When people find out how large my music collection is (it takes me 6 months to listen to everything at 11 hours of listening per day), I always get asked one of three questions:
What’s your favorite song?
What’s your favorite album?
Who’s your favorite group?
I have never really had an answer for any of those questions because my musical taste is so varied. I do know that The Beatles rank high in all three categories. However, it’s difficult to compare classical music to rock music to country music, and I have a lot of all three genres.
One of my favorite compositions is “Boléro” by Maurice Ravel (1876-1937). Having grown up as a pianist, violinist, and vocalist, I was familiar with “Boléro” from a very early age. Ravel composed it in 1928; it premiered at the Paris Opéra on November 28, 1928.
I’m not familiar with any big name classical music composer in today’s world, so most classical music is a rehash of the same thing by different orchestras with different conductors. That often results in music that is played too fast, too slow, or just right, depending on what one grew up listening to.
In my opinion, “Boléro” doesn’t sound good if it’s played too fast or too slow. So in my research for this Music on Mondays post, I discovered that Ravel’s original score had the pace set at 76 beats per quarter, but that was crossed out and 66 was written in. Thus, printed scores usually compromise with a stated pace of 72 beats per quarter. “Beats per quarter” means that a quarter note gets the beat, so there would be 72 quarter notes per minute.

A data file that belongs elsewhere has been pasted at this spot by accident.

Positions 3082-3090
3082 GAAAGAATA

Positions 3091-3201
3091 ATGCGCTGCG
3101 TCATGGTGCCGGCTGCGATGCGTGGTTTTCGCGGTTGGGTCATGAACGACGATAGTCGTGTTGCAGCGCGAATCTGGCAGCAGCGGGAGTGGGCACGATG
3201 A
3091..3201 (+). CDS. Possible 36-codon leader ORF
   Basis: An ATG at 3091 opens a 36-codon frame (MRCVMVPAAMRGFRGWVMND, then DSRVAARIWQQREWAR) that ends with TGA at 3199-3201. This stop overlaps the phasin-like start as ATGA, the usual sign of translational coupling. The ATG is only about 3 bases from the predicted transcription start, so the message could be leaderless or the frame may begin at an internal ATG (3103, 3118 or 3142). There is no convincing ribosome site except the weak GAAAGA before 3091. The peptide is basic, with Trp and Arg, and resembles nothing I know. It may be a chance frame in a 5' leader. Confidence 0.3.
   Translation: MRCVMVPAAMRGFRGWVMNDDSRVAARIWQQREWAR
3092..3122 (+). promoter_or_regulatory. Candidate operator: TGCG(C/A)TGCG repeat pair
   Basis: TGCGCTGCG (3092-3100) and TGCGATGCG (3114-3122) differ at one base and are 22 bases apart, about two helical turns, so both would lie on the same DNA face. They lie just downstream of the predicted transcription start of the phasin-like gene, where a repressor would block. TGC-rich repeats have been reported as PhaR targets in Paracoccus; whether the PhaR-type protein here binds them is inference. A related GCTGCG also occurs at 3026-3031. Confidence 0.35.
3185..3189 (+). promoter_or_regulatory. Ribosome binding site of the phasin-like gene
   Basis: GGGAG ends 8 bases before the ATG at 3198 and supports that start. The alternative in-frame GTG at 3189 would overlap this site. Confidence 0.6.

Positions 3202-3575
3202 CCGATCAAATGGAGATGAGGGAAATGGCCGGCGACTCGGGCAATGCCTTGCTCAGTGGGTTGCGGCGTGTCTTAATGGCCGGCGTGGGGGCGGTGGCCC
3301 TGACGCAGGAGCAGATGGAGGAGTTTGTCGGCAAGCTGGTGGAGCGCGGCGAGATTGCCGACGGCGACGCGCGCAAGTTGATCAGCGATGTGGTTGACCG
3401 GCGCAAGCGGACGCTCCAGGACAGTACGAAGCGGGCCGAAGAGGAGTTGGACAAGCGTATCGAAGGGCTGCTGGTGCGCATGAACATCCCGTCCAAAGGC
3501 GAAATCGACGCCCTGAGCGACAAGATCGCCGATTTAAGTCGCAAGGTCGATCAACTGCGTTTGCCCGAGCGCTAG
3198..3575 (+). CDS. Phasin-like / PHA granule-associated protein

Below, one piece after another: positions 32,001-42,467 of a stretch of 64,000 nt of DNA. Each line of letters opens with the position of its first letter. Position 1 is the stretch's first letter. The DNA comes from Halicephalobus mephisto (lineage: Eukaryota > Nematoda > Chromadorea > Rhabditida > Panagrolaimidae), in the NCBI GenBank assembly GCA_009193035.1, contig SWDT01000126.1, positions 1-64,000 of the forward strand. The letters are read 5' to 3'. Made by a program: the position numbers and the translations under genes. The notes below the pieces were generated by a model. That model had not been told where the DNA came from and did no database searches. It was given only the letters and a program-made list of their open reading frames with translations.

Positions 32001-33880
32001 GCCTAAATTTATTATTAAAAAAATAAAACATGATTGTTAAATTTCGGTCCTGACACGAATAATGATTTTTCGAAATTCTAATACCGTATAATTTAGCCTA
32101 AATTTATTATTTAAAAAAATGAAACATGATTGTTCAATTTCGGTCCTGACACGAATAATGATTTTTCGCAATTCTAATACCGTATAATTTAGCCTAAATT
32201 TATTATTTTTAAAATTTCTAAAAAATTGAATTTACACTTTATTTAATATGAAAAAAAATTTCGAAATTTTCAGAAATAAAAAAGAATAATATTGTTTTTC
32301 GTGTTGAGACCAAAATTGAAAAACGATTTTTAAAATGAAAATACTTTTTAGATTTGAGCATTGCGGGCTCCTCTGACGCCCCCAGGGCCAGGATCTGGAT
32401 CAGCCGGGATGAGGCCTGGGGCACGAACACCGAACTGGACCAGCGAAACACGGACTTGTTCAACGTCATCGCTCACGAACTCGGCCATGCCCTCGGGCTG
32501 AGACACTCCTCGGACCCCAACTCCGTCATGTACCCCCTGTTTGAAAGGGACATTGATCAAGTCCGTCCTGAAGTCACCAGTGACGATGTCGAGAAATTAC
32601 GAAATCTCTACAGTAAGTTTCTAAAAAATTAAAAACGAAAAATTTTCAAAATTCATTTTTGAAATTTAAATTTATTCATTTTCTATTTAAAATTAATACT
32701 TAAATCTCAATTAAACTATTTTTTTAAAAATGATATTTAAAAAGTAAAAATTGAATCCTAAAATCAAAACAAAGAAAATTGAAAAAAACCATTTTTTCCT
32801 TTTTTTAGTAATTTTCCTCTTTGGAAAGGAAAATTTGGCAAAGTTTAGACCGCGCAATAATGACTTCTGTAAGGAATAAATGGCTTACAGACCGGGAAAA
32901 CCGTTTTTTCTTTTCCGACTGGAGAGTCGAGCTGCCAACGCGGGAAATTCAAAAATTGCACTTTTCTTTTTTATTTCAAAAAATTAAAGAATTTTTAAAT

Ravel’s own recording of “Boléro” lasts 15’50”. However, in a 1930 interview, he stated that “Boléro” lasts 17 minutes. Thus, I went to YouTube to find a recording that is somewhere between 15’50” and 17 minutes or so. I found a version that is 15’49” by the London Symphony Orchestra, one of my all-time favorite orchestras. Leave it to them to be so precise.
The London Symphony Orchestra has been conducted by Valery Gergiev since January 1, 2007, so this is a fairly recent recording, although I don’t know what year specifically.
“Boléro” was background music for the 1979 movie “10” starring Dudley Moore, Julie Andrews, Bo Derek, and Brian Dennehy. In the movie, “Boléro” was identified as the ideal piece of background music for making love. Sales of “Boléro” spiked after the movie was released; no surprise there.
Bo Derek starred in a 1984 movie titled “Bolero” but I have not seen it, and Wikipedia wasn’t much help other than telling me that it was a bad, bad movie, winning Worst Picture, Worst Actress, Worst Director, and Worst Screenplay. In 1990 it also was nominated for Worst Movie of the Decade. I did not find out whether or not the “Bolero” movie uses the “Bolero” music in it.
Now I’m going to take you to another favorite version of “Boléro,” this one by the classical/progressive rock group Emerson, Lake & Palmer. Keith Emerson was classically trained as a youth but eventually developed his own style by combining classical, jazz, and rock music. He is widely regarded as one of the top keyboard players of the rock era, and he shows it with “Abaddon’s Bolero.”